January 22, 2016
AP Photo/Cliff Owen

Former Ben Carson campaign manager and longtime Republican strategist Barry Bennett has jumped ship to Donald Trump's presidential campaign, The Washington Post reports. Both Bennett and Trump's campaign manager have confirmed that Bennett is now serving as an informal and unpaid adviser to Trump's campaign. Bennett's role is "one of counselor and resource to Trump's top aides as they begin to prepare for a possible general-election campaign," The Post reports.

Bennett says he left Carson's campaign after "growing frustrated with the candidate." He finalized his current relationship with the Trump campaign last week following a private meeting at Trump Tower in which Bennett volunteered to help with planning.

"I believe Trump is going to win and it's important that his campaign is ready for everything that is coming," Bennett told The Washington Post, noting that his goal is not strategy but "to help them think through it."

"I'm here to do what is needed. I'm not being paid and I'm going to be mostly focused on getting my business back up and running." Becca Stanek

1:25 a.m. ET

When Lena Draper, 10, needed someone to help her with a math problem, she decided the best person for the job was a police officer.

She messaged the Marion Police Department in Ohio on Facebook, and soon received a response from Lt. B.J. Gruber, who advised her to work within the parentheses first, moving from left to right. Draper's mother, Molly, saw the exchange between her daughter and Gruber, and told CBS News she was "happy, but not surprised" that someone from the department responded so quickly. "They are wonderful with their communication with the community." Molly shared on her own Facebook page the messages between Lena and Gruber, and even though his instructions weren't 100 percent accurate, Gruber hopes everyone remembers "it is truly the thought that counts." Catherine Garcia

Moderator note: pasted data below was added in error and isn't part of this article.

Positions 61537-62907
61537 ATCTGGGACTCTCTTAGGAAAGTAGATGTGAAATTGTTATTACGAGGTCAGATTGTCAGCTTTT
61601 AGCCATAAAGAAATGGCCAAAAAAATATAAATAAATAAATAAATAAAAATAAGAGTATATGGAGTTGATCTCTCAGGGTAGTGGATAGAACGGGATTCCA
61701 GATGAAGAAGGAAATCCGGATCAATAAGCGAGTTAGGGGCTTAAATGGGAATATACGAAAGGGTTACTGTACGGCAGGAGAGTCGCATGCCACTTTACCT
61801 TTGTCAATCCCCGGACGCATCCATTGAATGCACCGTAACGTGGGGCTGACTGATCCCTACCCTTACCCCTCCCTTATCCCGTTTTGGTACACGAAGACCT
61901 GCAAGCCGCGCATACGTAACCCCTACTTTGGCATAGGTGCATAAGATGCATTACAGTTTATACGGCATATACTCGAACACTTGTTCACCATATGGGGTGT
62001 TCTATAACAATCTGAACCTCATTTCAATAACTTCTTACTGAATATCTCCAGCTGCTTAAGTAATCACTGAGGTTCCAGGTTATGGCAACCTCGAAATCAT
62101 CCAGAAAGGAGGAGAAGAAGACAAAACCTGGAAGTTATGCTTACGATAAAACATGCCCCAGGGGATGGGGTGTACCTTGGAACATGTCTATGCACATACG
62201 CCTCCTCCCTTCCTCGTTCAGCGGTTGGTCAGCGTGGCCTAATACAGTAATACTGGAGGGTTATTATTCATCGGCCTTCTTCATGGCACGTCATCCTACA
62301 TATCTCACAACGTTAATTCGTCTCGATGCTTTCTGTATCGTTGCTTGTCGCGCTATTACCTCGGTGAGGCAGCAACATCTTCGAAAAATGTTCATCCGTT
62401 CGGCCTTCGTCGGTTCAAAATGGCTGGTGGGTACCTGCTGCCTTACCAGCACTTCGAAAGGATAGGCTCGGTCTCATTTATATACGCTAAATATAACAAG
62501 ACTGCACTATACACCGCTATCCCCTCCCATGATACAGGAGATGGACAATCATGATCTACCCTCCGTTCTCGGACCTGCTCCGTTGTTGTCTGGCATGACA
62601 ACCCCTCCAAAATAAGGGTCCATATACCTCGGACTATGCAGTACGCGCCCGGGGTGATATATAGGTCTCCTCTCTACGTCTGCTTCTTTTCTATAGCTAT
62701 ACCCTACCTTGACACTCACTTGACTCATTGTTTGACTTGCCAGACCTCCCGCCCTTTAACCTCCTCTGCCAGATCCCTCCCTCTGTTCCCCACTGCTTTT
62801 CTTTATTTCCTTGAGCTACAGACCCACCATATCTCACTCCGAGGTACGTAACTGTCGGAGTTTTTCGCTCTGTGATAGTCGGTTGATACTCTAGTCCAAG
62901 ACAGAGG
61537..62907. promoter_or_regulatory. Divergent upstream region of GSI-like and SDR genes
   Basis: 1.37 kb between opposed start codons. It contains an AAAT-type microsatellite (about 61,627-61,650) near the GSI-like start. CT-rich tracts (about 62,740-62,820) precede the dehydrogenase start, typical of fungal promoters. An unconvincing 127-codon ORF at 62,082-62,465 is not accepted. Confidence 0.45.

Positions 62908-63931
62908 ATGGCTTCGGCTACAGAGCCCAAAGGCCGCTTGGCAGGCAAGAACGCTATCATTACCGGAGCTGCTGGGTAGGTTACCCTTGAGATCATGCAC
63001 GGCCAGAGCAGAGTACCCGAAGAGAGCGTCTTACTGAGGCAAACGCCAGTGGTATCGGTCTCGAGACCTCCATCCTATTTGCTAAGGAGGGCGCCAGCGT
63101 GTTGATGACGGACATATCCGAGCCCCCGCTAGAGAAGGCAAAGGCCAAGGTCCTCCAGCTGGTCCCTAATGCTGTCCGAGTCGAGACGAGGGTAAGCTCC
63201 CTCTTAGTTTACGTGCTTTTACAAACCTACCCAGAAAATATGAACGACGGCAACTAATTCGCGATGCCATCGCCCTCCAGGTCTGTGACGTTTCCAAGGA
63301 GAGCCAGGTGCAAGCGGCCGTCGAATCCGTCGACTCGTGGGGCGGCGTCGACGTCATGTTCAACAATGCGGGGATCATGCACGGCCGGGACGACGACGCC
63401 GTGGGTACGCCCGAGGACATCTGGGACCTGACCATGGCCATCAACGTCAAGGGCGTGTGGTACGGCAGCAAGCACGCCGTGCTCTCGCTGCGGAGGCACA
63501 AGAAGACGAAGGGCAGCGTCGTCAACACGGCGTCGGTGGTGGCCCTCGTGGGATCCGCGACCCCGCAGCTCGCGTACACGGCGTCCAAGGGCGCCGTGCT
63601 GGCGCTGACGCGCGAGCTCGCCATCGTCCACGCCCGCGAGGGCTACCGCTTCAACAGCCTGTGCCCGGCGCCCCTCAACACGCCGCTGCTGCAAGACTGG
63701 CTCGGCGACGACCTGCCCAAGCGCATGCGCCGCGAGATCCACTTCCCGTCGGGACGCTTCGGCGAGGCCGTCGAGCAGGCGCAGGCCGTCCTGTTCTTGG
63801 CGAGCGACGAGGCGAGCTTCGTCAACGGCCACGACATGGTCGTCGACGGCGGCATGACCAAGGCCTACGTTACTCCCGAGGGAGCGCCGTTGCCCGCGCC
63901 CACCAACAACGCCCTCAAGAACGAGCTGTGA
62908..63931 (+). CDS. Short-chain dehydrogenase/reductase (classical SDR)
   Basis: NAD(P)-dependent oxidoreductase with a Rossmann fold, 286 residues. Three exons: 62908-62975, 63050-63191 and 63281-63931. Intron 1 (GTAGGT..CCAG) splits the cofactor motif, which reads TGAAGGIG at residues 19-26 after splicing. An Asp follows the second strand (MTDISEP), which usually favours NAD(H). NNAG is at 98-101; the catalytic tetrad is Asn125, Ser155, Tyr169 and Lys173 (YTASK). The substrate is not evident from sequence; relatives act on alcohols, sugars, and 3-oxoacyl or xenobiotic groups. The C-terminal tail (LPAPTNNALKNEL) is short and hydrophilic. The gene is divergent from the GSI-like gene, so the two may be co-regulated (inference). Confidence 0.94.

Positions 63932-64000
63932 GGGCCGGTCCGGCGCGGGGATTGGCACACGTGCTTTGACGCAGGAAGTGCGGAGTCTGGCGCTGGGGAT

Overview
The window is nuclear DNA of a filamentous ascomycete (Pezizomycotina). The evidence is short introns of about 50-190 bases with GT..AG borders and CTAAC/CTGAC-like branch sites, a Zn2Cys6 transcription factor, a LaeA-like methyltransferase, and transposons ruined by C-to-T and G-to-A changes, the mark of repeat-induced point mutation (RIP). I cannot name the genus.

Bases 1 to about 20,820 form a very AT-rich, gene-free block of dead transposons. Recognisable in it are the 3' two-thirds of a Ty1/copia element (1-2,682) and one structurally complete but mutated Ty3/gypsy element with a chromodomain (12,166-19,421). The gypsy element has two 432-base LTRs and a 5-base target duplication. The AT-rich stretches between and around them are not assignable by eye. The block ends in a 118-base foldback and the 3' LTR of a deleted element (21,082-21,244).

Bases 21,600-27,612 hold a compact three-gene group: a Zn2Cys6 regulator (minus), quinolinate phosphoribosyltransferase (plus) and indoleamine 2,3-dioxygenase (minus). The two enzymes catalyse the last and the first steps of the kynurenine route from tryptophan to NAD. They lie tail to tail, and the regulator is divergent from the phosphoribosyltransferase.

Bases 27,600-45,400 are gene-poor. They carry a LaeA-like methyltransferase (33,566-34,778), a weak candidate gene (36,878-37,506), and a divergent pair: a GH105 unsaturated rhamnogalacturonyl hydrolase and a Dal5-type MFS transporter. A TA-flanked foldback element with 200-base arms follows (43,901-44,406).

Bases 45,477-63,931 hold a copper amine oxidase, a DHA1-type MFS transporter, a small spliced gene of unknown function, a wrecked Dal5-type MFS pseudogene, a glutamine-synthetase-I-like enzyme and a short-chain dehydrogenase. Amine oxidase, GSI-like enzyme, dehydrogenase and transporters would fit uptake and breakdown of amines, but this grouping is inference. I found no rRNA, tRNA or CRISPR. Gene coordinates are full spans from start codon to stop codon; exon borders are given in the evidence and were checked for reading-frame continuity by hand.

12:46 a.m. ET

Their classmates and teachers didn't think it could be done, but J.T. Nejedlo and Aidan Deaven proved them all wrong by building a working roller coaster in Deaven's Delafield, Wisconsin, backyard.

When Nejedlo was a sophomore and Deaven a freshman, they decided it "would be fun" to build a roller coaster, Nejedlo told TMJ4. After lots of trial and error — and assistance from a father who used to be a physics professor — the teens built a coaster that starts inside an old treehouse and weaves its way around the yard. "We had a work schedule," Deaven said. "We would get up at 7 a.m. in the summers and come and work on it."